URUGUAY, SOUTH AMERICA
Laguna de Rocha
Laguna de Rocha with a surface area of 72 km² is located in the South-East of Uruguay and is separated by a sandbar from the Atlantic Ocean. During the last 6.000 to 8.000 years the lagoon was formed by the rise of the sea level. Laguna de Rocha is a shallow lagoon with an average depth of 0,6 meters and a maximum depth of 1,4 meters.
What makes it special
The proximity of a shallow, brackish wetland next to the ocean, provides habitat for a huge biodiversity and fishing grounds for birdlife and man.
· Ramsar Site 2236, Wetland of International Importance
· UNESCO Biosphere Reserve
· IUCN Category V - Protected Landscape or Seascape
· National Lake Park and Multiple Use Area (SNAP)
· Important Bird Area (IBA)
· WHSRN Site
Laguna de Rocha is known for its richness of fish, crab, shrimp and molluscs, which were not only used by the fishermen on the southern shore lines. Many birds, also Black Neck Swan and the endemic Coscoroba Swan find here a rich food supply. More than 200 species of breeding and migratory birds, also threatened species such as Chilean Flaming, Olrog´s Gull and Black-and-white Monjita use the lagoon.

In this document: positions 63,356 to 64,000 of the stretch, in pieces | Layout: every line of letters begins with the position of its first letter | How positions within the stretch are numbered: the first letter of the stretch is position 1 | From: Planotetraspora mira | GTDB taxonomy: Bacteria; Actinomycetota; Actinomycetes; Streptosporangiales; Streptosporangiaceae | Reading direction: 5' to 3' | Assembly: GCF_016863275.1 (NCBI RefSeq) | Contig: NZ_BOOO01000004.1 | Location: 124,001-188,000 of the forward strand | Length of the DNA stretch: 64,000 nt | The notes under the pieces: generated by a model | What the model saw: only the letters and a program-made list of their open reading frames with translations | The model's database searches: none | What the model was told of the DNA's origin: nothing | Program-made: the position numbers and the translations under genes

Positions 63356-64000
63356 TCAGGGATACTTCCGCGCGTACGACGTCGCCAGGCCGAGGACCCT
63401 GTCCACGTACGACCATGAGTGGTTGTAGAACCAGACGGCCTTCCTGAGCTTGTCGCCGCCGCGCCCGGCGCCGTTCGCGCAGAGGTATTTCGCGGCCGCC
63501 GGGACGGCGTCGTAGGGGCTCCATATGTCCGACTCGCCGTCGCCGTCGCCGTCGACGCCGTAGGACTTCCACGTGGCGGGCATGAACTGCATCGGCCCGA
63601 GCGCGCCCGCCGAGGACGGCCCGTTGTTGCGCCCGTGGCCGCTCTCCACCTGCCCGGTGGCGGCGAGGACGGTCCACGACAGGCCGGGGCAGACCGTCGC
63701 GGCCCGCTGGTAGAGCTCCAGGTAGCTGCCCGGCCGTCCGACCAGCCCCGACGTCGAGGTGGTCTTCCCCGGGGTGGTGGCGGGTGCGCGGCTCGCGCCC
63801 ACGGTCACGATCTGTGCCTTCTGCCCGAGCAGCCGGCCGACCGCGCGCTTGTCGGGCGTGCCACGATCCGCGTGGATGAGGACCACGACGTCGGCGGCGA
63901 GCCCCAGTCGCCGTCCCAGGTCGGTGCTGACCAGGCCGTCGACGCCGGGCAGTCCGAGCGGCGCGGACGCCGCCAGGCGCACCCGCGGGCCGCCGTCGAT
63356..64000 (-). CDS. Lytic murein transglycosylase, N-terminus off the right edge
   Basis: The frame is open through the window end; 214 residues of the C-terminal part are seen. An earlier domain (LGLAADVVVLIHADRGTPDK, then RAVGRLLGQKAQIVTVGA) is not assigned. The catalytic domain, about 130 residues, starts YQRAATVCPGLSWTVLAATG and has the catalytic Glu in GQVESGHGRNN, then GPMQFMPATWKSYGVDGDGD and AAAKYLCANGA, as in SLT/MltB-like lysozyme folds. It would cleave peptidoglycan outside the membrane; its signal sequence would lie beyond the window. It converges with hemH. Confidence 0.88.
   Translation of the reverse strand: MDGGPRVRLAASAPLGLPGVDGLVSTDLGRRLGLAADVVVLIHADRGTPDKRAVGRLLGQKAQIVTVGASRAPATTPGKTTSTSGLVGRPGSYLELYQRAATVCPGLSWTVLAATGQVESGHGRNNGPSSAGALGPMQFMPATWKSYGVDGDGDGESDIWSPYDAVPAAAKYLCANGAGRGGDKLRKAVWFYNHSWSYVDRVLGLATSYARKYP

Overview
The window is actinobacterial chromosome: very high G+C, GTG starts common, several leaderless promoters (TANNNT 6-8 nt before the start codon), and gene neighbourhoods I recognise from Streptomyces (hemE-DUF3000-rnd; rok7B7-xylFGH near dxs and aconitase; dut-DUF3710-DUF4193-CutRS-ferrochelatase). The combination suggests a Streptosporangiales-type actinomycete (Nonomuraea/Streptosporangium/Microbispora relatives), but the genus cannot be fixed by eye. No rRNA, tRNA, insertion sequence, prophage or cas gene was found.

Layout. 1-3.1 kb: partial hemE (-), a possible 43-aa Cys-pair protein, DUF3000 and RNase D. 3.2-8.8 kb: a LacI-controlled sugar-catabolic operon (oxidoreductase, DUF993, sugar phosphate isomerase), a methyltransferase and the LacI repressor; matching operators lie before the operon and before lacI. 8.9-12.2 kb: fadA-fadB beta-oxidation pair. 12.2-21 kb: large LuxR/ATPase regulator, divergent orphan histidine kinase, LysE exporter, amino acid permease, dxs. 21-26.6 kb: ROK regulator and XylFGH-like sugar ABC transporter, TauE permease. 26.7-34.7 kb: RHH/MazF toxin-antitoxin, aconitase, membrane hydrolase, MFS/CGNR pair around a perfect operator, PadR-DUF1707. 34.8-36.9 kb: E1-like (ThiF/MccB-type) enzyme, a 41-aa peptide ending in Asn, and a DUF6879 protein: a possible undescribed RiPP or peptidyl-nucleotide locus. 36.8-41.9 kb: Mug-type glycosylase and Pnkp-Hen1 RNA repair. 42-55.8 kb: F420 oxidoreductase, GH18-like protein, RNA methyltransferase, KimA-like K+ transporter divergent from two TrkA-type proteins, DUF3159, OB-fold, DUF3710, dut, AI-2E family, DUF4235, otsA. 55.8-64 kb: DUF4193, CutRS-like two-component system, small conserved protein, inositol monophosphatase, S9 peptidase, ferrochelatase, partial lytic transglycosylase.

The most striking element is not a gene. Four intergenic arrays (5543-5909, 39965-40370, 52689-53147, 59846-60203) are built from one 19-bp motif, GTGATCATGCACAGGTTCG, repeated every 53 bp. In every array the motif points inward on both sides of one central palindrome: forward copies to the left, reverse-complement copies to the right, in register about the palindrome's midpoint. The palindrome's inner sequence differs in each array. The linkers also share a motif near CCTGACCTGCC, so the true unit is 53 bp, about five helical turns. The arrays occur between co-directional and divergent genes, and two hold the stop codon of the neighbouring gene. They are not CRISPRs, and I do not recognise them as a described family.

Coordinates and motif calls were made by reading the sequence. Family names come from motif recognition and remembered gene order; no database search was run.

The main threats to the site’s ecological character include alterations of the hydrological regime caused by artificial opening of the sandbars in order to stop flooding in adjacent areas or to favour local fishing practices, eutrophication caused by upstream organic effluents, and lack of urban planning.
The Fundación Lagunas Costeras works with the University of the Republic and relevant professionals and experts to generate valid information, which in turn allows them to work with the authorities to promote the adoption of the necessary legislation and its implementation. They place great emphasis on environmental education, working with schoolchildren and young people, as well as colleagues from other civil society organizations, to educate, raise awareness and transform. The ultimate goal is to establish the concept that development should be linked to environmental protection as a guiding principle.